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S. Africa Autoworkers to Discuss Pay Demand Amid Strike

Aug. 29 (Bloomberg) -- South African autoworkers will meet today to discuss revising pay demands as a strike that has idled plants owned by carmakers including General Motors Co. enters its 11th day.

The central committee of the National Union of Metalworkers of South Africa is due to meet, its spokesman Castro Ngobese said in a phone interview.

Vehicle manufacturing, accounting for about 7 percent of South Africa’s gross domestic product, has been at a standstill since Aug. 19 after about 30,000 workers downed tools to demand pay increases of more than double the inflation rate of 6.3 percent. Car manufacturers including General Motors, Toyota Motor Corp., Bayerische Motoren Werke AG and Volkswagen AG collectively proposed a new offer on Aug. 22 to raise pay by 10 percent over three years.

“What has been offered isn’t even close to addressing apartheid wage disparities,” Ngobese said.

Workers in the construction and aviation industries are already on strike over pay, while unions in the gold-mining industry may begin stoppages next week if a wage settlement isn’t reached. About 72,000 motor-industry employees may go on strike on Sept. 2 after a breakdown in wage talks between Numsa and companies represented by the Fuel Retailers Association and Retail Motor Industry Organization.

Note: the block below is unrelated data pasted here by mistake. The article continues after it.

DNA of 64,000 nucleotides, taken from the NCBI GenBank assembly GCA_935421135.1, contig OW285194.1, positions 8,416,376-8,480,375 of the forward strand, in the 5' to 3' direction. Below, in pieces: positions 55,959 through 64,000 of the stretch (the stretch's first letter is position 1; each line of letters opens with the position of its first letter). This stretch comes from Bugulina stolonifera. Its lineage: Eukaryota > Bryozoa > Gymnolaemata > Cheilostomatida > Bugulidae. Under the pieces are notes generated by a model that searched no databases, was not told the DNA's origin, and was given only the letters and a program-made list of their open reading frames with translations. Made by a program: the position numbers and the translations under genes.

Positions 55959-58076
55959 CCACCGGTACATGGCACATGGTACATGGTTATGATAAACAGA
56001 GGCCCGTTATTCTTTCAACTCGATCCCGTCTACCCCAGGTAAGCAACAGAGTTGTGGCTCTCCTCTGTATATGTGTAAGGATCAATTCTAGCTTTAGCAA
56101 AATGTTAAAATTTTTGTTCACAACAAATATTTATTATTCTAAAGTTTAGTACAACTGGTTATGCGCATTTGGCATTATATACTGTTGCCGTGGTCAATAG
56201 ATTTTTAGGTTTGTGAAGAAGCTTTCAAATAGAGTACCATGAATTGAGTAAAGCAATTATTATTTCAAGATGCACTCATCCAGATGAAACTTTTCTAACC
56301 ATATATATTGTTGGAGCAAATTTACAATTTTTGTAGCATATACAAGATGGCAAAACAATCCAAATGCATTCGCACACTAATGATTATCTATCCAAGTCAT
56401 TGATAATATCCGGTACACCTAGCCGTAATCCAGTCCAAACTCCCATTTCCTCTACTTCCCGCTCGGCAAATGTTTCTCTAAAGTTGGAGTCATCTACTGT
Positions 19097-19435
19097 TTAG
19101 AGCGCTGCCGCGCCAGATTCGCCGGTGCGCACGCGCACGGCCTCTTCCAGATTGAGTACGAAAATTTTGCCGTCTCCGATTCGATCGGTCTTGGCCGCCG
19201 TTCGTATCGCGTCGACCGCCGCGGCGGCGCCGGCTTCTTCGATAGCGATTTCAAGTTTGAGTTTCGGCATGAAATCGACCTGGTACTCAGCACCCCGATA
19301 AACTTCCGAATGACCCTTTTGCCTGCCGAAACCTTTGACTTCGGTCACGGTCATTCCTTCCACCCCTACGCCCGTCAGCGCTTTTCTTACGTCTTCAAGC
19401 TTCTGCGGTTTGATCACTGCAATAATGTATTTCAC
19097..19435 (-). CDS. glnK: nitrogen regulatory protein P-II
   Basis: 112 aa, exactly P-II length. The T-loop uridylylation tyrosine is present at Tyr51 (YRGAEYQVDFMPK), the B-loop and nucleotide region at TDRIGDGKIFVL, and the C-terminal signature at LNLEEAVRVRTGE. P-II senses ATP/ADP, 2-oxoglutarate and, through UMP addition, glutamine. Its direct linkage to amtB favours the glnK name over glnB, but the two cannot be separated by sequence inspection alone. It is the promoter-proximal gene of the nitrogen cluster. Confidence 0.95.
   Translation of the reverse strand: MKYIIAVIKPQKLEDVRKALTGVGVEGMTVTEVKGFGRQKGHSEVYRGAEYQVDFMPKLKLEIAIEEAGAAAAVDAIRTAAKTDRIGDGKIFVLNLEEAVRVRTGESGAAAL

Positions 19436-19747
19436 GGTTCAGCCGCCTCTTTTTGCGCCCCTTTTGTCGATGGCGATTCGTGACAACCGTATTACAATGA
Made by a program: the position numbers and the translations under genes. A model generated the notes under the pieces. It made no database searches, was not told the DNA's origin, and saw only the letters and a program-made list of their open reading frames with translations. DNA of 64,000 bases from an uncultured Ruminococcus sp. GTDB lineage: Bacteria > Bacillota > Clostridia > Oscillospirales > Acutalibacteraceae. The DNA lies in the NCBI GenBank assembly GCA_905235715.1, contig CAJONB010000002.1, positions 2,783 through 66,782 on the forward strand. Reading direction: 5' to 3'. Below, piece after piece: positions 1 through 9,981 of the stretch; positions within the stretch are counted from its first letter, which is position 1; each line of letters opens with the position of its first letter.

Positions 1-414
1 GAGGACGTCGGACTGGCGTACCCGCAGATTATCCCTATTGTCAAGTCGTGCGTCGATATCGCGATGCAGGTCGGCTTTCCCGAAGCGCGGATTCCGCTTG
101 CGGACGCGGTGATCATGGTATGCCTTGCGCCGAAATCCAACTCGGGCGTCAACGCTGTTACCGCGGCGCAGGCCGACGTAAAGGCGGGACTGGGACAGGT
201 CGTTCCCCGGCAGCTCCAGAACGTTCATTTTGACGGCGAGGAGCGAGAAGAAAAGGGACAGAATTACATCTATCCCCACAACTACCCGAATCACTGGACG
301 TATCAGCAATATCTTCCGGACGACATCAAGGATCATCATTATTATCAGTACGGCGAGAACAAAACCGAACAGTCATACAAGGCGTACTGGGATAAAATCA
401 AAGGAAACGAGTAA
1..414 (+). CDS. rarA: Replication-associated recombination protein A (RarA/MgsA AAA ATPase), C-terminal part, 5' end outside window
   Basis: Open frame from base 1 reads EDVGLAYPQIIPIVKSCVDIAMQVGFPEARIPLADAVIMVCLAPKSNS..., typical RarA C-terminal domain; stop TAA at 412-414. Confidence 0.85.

About 600 technical staff at the state-owned airline, South African Airways, remain on strike, Vincent Masoga, a spokesman for the South African Transport and Allied Workers Union, said by phone. The union is meeting with South African Airways management today, he said.

To contact the reporters on this story: Robert Brand in Cape Town at; Andre Janse van Vuuren in Johannesburg at

To contact the editor responsible for this story: Vernon Wessels at

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